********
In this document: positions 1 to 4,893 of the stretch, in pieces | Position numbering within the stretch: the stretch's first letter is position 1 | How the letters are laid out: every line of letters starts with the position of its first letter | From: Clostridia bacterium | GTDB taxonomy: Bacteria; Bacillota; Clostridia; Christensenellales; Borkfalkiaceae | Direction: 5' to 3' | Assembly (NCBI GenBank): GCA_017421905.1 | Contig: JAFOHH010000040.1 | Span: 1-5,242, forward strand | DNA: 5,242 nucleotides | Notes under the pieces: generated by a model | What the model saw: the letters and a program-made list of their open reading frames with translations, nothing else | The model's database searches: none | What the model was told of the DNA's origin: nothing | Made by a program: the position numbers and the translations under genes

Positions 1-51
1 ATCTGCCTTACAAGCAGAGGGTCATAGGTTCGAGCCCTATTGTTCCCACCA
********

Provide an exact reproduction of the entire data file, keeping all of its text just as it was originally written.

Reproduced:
In this document: positions 1 to 4,893 of the stretch, in pieces | Position numbering within the stretch: the stretch's first letter is position 1 | How the letters are laid out: every line of letters starts with the position of its first letter | From: Clostridia bacterium | GTDB taxonomy: Bacteria; Bacillota; Clostridia; Christensenellales; Borkfalkiaceae | Direction: 5' to 3' | Assembly (NCBI GenBank): GCA_017421905.1 | Contig: JAFOHH010000040.1 | Span: 1-5,242, forward strand | DNA: 5,242 nucleotides | Notes under the pieces: generated by a model | What the model saw: the letters and a program-made list of their open reading frames with translations, nothing else | The model's database searches: none | What the model was told of the DNA's origin: nothing | Made by a program: the position numbers and the translations under genes

Positions 1-51
1 ATCTGCCTTACAAGCAGAGGGTCATAGGTTCGAGCCCTATTGTTCCCACCA